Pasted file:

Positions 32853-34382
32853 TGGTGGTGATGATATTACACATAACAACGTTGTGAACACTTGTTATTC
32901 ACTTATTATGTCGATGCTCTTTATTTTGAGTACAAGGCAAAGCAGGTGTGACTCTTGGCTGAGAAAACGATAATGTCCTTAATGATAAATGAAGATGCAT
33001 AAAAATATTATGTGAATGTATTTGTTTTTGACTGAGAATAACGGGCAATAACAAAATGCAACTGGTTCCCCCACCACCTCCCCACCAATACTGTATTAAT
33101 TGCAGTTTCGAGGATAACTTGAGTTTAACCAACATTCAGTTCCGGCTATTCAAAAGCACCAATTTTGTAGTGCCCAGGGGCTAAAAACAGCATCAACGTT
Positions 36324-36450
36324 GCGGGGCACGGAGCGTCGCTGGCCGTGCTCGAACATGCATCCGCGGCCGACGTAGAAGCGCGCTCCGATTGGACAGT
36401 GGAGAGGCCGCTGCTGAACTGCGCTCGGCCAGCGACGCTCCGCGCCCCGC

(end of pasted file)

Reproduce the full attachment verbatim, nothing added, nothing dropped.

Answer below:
Positions 32853-34382
32853 TGGTGGTGATGATATTACACATAACAACGTTGTGAACACTTGTTATTC
32901 ACTTATTATGTCGATGCTCTTTATTTTGAGTACAAGGCAAAGCAGGTGTGACTCTTGGCTGAGAAAACGATAATGTCCTTAATGATAAATGAAGATGCAT
33001 AAAAATATTATGTGAATGTATTTGTTTTTGACTGAGAATAACGGGCAATAACAAAATGCAACTGGTTCCCCCACCACCTCCCCACCAATACTGTATTAAT
33101 TGCAGTTTCGAGGATAACTTGAGTTTAACCAACATTCAGTTCCGGCTATTCAAAAGCACCAATTTTGTAGTGCCCAGGGGCTAAAAACAGCATCAACGTT
Positions 36324-36450
36324 GCGGGGCACGGAGCGTCGCTGGCCGTGCTCGAACATGCATCCGCGGCCGACGTAGAAGCGCGCTCCGATTGGACAGT
36401 GGAGAGGCCGCTGCTGAACTGCGCTCGGCCAGCGACGCTCCGCGCCCCGC